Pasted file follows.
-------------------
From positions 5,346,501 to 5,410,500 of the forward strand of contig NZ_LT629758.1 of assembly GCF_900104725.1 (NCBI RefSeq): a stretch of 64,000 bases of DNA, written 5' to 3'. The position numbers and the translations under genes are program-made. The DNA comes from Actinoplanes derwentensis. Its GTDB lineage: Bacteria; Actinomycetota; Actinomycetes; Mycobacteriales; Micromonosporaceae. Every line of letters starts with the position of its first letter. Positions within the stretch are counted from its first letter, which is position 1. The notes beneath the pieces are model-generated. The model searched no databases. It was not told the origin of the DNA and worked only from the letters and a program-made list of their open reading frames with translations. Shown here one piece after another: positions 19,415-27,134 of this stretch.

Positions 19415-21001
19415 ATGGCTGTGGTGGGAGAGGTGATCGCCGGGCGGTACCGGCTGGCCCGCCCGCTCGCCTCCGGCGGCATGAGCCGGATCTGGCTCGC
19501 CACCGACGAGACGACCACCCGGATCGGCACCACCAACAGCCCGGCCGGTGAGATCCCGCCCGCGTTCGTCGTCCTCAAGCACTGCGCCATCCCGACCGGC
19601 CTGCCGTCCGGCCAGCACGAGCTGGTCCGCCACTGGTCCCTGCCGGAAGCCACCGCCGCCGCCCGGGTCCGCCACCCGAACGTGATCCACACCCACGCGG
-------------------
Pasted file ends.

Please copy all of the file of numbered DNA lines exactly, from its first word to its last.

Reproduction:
From positions 5,346,501 to 5,410,500 of the forward strand of contig NZ_LT629758.1 of assembly GCF_900104725.1 (NCBI RefSeq): a stretch of 64,000 bases of DNA, written 5' to 3'. The position numbers and the translations under genes are program-made. The DNA comes from Actinoplanes derwentensis. Its GTDB lineage: Bacteria; Actinomycetota; Actinomycetes; Mycobacteriales; Micromonosporaceae. Every line of letters starts with the position of its first letter. Positions within the stretch are counted from its first letter, which is position 1. The notes beneath the pieces are model-generated. The model searched no databases. It was not told the origin of the DNA and worked only from the letters and a program-made list of their open reading frames with translations. Shown here one piece after another: positions 19,415-27,134 of this stretch.

Positions 19415-21001
19415 ATGGCTGTGGTGGGAGAGGTGATCGCCGGGCGGTACCGGCTGGCCCGCCCGCTCGCCTCCGGCGGCATGAGCCGGATCTGGCTCGC
19501 CACCGACGAGACGACCACCCGGATCGGCACCACCAACAGCCCGGCCGGTGAGATCCCGCCCGCGTTCGTCGTCCTCAAGCACTGCGCCATCCCGACCGGC
19601 CTGCCGTCCGGCCAGCACGAGCTGGTCCGCCACTGGTCCCTGCCGGAAGCCACCGCCGCCGCCCGGGTCCGCCACCCGAACGTGATCCACACCCACGCGG